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post #10 of 50 Old 01-20-2013, 11:56 AM
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On a few shows lowering it too much makes people look like they have lipstick on.Raising it adds some nice extra color pop on some shows although overatursaturates .

Just trying some combinations of white balance and flesh tone.Raising flesh tone control up and raising color temperature up. I have no cms on samsung e450.
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post #11 of 50 Old 01-20-2013, 12:44 PM
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There is no standard for "skin tone." The color of human skin varies from one person to the next and even on the same person. Emotional states affect the color of the complexion. So do physical exercise, general state of health, diet, sun exposure, wind exposure, external temperature, etc., etc.

How human complexion appears in video programs is a constantly moving target. Variables include the above, and also technical issues, such as: set lighting, wardrobe, makeup, scene changes, reflections from nearby colored surfaces, final tweaks in mastering by the colorist, etc., etc.

The control on Samsung's TVs is not a universally used feature across the industry. This control should be adjusted for least effect possible, ideally zero, and left there. The color performance of any video display should simply be aligned with general video standards. That is the only way to insure the faithful reproduction of a program. Fiddling with color controls by eye to achieve a more individually "pleasing" result is simply guessing and personal preference. Individual viewer preference has no common place in display calibration discussions. We calibrate to standards, not every audience member's whim, fancy, mood, or notion. The fundamental principles of imaging science are universally based upon human visual perception, physics, and electrical theory. Forum members frequently go astray in their presumptions about video and display devices due to an insufficient understanding of these fundamentals. Forming a logical construction, launched from a faulty premise, inevitably ends in unnecessary complexity, confusion, and failure.

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post #12 of 50 Old 01-20-2013, 12:58 PM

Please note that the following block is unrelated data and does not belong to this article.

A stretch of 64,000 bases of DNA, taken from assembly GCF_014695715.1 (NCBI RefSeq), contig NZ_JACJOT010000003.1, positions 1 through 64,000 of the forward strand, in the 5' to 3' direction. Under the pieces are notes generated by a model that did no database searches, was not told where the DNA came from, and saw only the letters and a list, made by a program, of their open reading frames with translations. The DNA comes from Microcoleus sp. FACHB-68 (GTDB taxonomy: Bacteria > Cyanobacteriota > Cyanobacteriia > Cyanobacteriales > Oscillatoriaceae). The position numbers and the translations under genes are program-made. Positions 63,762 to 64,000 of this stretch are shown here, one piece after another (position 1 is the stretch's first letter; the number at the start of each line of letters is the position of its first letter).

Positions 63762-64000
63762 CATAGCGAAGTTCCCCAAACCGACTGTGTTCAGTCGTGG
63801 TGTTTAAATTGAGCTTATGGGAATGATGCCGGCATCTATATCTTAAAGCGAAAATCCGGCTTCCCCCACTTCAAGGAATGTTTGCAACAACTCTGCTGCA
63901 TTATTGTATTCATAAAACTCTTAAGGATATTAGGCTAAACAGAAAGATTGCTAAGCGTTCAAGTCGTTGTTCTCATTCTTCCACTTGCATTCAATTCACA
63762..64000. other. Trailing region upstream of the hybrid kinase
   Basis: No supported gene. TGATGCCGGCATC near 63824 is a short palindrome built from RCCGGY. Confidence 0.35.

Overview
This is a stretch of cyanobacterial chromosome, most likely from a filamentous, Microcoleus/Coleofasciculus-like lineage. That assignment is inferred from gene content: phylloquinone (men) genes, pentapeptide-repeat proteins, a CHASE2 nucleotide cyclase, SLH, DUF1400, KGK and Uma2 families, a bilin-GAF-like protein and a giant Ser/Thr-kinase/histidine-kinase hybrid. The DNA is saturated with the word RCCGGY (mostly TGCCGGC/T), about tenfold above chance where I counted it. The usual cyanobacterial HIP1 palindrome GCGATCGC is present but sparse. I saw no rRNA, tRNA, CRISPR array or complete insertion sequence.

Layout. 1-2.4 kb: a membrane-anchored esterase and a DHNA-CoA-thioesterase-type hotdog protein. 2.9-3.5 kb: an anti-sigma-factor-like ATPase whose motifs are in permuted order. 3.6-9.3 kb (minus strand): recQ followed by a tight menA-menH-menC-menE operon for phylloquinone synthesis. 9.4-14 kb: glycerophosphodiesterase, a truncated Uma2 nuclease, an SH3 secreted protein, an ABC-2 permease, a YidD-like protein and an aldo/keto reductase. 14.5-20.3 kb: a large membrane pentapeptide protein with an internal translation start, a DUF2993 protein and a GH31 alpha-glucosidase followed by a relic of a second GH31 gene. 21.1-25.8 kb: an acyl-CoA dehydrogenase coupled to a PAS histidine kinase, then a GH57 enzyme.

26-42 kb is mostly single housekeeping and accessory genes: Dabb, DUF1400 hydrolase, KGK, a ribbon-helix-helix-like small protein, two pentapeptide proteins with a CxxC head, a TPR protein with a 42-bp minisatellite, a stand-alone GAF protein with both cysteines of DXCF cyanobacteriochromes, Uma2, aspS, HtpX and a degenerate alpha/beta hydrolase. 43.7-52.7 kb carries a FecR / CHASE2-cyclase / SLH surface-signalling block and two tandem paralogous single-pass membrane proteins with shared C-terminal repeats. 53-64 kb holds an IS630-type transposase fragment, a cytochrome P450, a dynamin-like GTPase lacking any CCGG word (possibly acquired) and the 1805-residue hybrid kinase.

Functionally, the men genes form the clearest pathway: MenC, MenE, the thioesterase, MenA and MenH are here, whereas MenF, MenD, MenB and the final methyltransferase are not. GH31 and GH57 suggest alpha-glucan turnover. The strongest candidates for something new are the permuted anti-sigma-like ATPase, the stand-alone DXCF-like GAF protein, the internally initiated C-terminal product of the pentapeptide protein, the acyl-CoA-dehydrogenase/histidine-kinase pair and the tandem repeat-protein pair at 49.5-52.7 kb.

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This control on the samsung moves the y-coordinate a small amount for colors in the vicinity of the Munsell color checker flesh tone patterns. One can use it to reduce errors for these patterns but the improvement is quite small compared to it's zero setting assuming you have properly aligned the primary/secondary colors already.
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post #13 of 50 Old 01-20-2013, 06:24 PM
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Too much red / burgundy can make skin tones look horrible on SOME shows like they have been living under a sun lamp.
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post #14 of 50 Old 02-01-2013, 02:37 PM
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fleshtone control has more saturation effects on sd vs hd on the sammy e450 here. Anything higher than +5 on sd saturates skin tones too much ( higher number on hd).Anything too low is undersaturated and faded looking on sd(on hd lower than about -8 starts the lipstick lips look).Probably different numbers on different tvs though.
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post #15 of 50 Old 02-01-2013, 08:02 PM
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Skin tone is one of the most recognizable features in color correction and human eye, unfortunately each of us think of a "neutral" skin tone and it is different from each other.
Perception, social places, cultures, all are part of what we understand as "skin tone" for a picture.

I grew up in Italy and there i started to do color correction, now I'm in California and the color I'm asked as neutral is really different than the one we are talking about back in Rome!!!

I think that as a general idea a single flat field skin color is a bad idea in general being the display (any display) easily fooled by a flat field, on top of it if you are using any sort of math/LUT to fix your color space you will incur in interpolation errors.

If you do not have an image that is good and represent a true color skin: which one do you like, white? cucasian? japanese? asian? african? native? tan? pale? Porcelan? joung? old? what is a color skin? Redneck? office guru? farmer? It is better to me to try a different approach...

assuming that the color meter you have can average a particular area, why we cannot envision a random pattern made of 5-10 colors that represent the average of skin tones? I think that should be not too difficult to do.

another approach is to go with a chroma meter around the daylight and get real measurement of bellies at the beach (fun experiment) and average some of the XYZ measurement to come out with a cloud of points that represent the real skin tones....

Even the most common source of large skin tones (.... porn .....) is made on different lights conditions sometimes to emphasize some features: soft light for glamor, bad light for "amateur" (even if they have 1000s of lighting and cameras on the set), red/candelight because it looks better...